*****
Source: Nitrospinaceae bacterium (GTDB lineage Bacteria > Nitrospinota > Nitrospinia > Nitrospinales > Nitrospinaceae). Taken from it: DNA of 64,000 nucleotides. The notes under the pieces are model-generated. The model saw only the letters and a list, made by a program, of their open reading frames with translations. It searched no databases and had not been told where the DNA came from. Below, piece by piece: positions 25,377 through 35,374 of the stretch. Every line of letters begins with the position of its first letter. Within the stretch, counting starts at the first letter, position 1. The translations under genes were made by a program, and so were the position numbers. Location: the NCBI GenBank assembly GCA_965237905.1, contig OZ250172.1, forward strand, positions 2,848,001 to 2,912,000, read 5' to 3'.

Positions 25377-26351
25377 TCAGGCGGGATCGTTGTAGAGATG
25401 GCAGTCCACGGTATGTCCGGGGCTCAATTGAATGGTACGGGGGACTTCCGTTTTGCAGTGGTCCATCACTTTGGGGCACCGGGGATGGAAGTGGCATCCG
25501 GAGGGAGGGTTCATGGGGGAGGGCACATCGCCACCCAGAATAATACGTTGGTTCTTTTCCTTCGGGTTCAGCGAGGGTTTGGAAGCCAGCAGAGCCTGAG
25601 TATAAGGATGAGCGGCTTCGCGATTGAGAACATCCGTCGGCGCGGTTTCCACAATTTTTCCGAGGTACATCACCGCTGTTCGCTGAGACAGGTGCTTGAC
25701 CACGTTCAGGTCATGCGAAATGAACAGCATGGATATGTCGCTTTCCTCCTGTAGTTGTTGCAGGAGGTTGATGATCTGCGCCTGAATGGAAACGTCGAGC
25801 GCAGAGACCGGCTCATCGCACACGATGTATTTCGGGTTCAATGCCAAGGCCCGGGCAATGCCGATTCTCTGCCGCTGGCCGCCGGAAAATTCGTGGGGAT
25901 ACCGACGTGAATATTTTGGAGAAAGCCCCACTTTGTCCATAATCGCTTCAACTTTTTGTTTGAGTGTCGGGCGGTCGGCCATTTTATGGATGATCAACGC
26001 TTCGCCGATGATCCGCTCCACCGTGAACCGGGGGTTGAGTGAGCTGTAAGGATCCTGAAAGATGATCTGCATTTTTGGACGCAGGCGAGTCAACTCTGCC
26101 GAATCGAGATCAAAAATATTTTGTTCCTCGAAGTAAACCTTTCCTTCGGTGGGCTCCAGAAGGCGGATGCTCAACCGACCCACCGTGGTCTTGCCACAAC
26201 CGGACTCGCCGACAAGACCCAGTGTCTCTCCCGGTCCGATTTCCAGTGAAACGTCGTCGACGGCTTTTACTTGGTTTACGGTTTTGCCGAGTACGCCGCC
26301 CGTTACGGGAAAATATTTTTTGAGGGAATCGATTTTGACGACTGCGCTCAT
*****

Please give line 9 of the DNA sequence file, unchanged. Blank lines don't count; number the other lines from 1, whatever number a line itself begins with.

25901 ACCGACGTGAATATTTTGGAGAAAGCCCCACTTTGTCCATAATCGCTTCAACTTTTTGTTTGAGTGTCGGGCGGTCGGCCATTTTATGGATGATCAACGC